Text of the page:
No organisation is immune to cyber attacks… not even the Ministry of Defence.
The Ministry of Defence had to suspend online application and support services for people wanting to join the British Army and confirmed that digital intruders compromised some data held on would-be soldiers.
A report on the Register website said that the army was informed of the break-in on March 14, and officials were told “that a group of hackers was going to release Army Application Data on the dark web.”
Two days later, the Army shut down the career website and Defence Recruitment System as a precautionary measure.
The site was run by Capita, a company which has £6.5 billion ($8 billion) worth of public sector contracts.
On March 31, 2023, it was widely reported that a larger number of customers were experiencing issues with services from Capita, with the company disclosing that an IT outage of certain services on Friday was caused by a cyber attack and efforts to contain the matter. Some staff couldn’t access work IT, including Microsoft cloud accounts.
Information on Capita’s website revealed that (on March 31) the business “experienced a cyber incident primarily impacting access to internal Microsoft 365 applications. This caused disruption to some services provided to individual clients, though the majority of our client services remained in operation.”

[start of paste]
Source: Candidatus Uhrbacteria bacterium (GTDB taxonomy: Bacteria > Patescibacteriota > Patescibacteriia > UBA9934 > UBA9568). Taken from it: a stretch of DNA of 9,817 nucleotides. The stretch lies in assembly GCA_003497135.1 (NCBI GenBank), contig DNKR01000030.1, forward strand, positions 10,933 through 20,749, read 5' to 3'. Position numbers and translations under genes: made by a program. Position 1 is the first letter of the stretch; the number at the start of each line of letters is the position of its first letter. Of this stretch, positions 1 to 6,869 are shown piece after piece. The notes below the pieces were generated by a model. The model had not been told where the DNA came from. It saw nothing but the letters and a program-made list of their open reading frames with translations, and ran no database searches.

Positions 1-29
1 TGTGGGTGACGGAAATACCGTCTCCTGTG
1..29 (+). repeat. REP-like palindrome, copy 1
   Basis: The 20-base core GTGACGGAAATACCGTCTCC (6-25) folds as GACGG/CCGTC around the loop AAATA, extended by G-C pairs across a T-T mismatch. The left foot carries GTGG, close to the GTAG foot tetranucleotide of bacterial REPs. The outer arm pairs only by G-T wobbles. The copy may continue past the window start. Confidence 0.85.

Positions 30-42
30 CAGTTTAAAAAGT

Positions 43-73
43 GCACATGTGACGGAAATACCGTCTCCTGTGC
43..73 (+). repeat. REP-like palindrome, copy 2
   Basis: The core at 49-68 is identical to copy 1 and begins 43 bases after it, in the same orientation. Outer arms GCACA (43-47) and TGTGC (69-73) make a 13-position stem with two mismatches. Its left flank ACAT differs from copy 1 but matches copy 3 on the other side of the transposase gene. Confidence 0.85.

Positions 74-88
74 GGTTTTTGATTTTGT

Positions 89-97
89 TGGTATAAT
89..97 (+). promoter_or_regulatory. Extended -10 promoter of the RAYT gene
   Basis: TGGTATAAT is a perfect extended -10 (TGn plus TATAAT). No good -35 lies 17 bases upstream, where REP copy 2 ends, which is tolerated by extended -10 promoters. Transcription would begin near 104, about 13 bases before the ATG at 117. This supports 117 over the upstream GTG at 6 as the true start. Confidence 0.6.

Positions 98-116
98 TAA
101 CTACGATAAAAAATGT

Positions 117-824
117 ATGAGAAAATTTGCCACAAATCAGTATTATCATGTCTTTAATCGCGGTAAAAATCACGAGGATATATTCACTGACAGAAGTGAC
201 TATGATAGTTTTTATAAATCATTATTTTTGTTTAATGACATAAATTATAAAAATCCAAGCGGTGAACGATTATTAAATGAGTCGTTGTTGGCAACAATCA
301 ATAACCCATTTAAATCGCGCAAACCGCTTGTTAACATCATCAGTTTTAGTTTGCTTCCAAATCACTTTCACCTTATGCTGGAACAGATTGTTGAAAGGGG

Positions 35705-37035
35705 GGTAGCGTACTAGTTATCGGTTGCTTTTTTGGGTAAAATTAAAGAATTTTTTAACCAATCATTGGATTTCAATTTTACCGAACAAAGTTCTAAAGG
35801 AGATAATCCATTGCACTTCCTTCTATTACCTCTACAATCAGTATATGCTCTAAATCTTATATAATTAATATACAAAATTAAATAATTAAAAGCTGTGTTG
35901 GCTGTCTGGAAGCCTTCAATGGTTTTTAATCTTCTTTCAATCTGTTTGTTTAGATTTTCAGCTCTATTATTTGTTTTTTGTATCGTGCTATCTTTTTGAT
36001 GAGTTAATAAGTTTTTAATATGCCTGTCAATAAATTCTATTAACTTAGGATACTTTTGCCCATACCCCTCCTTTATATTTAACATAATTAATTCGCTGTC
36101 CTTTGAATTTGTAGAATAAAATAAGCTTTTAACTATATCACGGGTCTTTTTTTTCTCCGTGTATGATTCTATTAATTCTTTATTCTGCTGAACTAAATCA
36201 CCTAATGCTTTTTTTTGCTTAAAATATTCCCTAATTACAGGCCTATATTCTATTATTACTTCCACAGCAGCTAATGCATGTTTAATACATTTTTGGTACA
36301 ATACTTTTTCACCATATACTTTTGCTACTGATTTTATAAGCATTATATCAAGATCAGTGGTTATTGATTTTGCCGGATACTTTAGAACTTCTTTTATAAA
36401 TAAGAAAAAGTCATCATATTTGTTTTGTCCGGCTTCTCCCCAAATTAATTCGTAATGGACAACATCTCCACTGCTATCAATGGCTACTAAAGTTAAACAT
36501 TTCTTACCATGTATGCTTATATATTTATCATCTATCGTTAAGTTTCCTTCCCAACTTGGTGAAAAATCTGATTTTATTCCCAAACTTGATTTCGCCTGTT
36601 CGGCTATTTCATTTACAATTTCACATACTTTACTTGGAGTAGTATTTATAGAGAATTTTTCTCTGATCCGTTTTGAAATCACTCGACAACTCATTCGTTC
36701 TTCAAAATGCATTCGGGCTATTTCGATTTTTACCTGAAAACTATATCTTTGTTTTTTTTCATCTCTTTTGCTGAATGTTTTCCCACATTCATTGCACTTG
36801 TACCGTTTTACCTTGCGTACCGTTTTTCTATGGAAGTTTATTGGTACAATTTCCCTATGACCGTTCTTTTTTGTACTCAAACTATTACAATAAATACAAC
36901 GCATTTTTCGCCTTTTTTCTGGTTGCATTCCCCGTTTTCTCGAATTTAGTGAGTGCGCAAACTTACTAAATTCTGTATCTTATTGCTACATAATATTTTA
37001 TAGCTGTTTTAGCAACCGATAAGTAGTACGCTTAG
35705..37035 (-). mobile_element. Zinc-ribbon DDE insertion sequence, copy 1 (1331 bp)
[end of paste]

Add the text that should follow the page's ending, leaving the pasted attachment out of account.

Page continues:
Capita’s public service contracts include a 12-year, £1 billion training deal with the Royal Navy and the Marines, the management of the BBC license fee and the London congestion charge.
The Guardian newspaper reported that Capita’s largest government customer is the Department for Work and Pensions.
Capita also holds contracts with the London boroughs of Barnet, and Barking and Dagenham, and with South Oxfordshire council, whose websites displayed messages on 31 March saying that phone lines for benefits, council tax and business rates call centres were down.